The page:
As open water swimming makes a big splash across the Lake District's lakes, tarns and rivers the message is to keep the tantalizing treat safe.
Open water swimmer with hat and towfloat
Not much more than common sense is needed to avoid harm and make one of the ultimate summer activities a total pleasure, according to Lake District National Park ranger leader, Steve Tatlock.
This is a fast-growing pursuit as we are ideally placed with some of the most spectacular lakes and tarns in the country. We actively support and promote open water swimming. It's a fantastic way to enjoy the warm weather, scenery and be active into the bargain.
Just a few easy tips will help swimmers avoid some of the potential pitfalls. The most important thing is not to jump into water, which can shelve steeply. Walk slowly in to help the body adjust to chilly temperatures.
Even if the top surface is warm, you quickly get down to extremely cold and possibly dangerous icy cold conditions. This 'thermocline barrier' is particularly risky when people are hot.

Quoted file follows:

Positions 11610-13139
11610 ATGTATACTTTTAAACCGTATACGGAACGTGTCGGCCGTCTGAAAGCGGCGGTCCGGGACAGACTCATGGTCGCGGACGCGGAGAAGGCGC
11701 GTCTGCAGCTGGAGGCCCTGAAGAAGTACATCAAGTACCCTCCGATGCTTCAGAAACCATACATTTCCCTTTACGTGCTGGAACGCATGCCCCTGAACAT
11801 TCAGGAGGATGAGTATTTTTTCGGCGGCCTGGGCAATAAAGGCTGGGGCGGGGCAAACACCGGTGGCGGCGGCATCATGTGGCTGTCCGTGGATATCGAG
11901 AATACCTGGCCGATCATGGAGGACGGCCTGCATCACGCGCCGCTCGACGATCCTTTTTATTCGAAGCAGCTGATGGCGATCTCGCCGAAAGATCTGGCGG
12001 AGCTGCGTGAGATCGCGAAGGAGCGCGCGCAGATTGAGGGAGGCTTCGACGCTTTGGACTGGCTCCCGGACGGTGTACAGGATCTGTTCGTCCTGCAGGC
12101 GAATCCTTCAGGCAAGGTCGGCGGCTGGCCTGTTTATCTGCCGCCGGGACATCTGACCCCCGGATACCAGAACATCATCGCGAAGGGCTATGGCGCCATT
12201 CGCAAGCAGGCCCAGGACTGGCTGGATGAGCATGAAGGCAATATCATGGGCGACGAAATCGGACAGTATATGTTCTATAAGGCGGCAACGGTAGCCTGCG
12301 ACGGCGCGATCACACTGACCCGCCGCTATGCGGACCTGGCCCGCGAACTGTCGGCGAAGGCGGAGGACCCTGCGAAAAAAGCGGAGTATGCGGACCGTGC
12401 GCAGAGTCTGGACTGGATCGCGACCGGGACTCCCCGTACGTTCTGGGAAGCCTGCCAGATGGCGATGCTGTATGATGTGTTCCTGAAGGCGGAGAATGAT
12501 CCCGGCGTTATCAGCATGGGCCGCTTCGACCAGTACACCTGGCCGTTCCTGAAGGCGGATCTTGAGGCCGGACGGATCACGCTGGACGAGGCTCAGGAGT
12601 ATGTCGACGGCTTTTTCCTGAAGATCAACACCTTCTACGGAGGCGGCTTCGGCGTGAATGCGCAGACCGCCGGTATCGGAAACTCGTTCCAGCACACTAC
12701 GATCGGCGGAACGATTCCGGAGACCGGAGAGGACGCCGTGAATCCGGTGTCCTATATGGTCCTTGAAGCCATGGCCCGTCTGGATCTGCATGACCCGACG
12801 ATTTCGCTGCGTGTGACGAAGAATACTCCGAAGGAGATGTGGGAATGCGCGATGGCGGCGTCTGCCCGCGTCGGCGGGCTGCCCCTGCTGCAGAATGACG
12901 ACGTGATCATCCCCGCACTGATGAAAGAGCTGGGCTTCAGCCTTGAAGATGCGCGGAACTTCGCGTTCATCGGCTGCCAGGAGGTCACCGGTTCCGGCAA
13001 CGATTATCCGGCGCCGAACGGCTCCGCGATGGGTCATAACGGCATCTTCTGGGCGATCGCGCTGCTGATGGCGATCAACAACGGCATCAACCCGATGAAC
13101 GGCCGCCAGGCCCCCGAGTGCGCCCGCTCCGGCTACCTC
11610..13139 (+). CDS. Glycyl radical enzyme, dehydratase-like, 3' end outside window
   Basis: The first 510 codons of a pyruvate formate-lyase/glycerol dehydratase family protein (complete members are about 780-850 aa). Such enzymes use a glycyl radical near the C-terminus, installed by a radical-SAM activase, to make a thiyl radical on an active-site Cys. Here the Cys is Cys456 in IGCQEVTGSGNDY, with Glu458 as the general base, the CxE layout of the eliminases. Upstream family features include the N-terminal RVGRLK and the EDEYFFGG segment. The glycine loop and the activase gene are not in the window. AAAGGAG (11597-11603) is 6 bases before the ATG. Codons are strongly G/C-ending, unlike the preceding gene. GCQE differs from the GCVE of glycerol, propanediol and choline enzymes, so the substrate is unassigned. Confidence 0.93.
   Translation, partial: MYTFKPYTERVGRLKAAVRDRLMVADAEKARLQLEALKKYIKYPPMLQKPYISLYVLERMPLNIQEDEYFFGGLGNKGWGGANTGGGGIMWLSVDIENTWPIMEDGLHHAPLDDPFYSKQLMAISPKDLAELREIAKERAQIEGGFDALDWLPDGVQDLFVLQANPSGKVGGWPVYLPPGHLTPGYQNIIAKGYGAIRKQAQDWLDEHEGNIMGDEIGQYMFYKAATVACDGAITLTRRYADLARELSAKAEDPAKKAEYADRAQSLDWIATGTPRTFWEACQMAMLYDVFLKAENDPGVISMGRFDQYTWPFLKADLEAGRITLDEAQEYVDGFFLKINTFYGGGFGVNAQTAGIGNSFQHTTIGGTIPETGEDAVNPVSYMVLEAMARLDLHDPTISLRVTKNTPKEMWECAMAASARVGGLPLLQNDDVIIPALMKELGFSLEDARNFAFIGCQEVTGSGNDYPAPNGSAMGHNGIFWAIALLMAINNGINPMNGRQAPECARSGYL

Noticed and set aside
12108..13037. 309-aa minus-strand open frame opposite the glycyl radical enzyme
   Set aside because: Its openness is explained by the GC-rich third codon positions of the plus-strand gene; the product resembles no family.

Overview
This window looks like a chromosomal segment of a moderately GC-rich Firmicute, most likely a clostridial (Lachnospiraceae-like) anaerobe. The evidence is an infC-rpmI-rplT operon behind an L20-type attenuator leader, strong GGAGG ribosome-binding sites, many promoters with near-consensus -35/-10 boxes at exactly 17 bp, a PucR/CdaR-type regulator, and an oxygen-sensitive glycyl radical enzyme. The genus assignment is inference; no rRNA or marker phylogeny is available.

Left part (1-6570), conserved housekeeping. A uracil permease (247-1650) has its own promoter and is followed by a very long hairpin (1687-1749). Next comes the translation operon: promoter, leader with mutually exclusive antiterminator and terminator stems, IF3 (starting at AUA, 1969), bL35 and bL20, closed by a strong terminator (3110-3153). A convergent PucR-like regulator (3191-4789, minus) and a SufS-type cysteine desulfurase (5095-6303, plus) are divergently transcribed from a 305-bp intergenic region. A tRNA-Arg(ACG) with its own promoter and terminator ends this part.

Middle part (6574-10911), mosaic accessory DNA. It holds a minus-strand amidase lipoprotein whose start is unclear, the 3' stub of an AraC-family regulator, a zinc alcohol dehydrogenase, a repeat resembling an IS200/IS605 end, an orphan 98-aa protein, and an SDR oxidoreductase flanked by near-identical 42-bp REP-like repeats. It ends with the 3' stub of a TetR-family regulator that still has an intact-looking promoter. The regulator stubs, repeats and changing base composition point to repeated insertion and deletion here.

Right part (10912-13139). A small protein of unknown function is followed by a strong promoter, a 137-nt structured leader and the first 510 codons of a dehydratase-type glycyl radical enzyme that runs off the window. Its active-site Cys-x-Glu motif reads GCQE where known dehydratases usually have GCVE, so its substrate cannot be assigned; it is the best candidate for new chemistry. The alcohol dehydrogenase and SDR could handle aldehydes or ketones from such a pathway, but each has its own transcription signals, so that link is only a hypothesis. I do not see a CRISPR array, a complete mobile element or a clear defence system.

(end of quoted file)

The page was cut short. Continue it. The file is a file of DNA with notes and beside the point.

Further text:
Steve explained it was like plunging into a bath of ice and the body could momentarily close down, making muscle movement and breathing difficult and that was when panic could set in. He added:
Swimming is a fantastic way to have a great time. We would just say keep to the shoreline, don't go out alone and ideally have some sort of safety support - a visible tow float, canoe or small boat with a white and blue Alpha flag.
Wearing a brightly coloured hat is a good idea, particularly on the busier lakes, and people should never swim after food or alcohol.
Swimmers are advised to check the water quality which can vary significantly between lakes, tarns and rivers on Also, key points are included on the Lake District National Park Authority's Swimming in the Lake District page, which includes lists of which lakes are best to swim in and which should be avoided.
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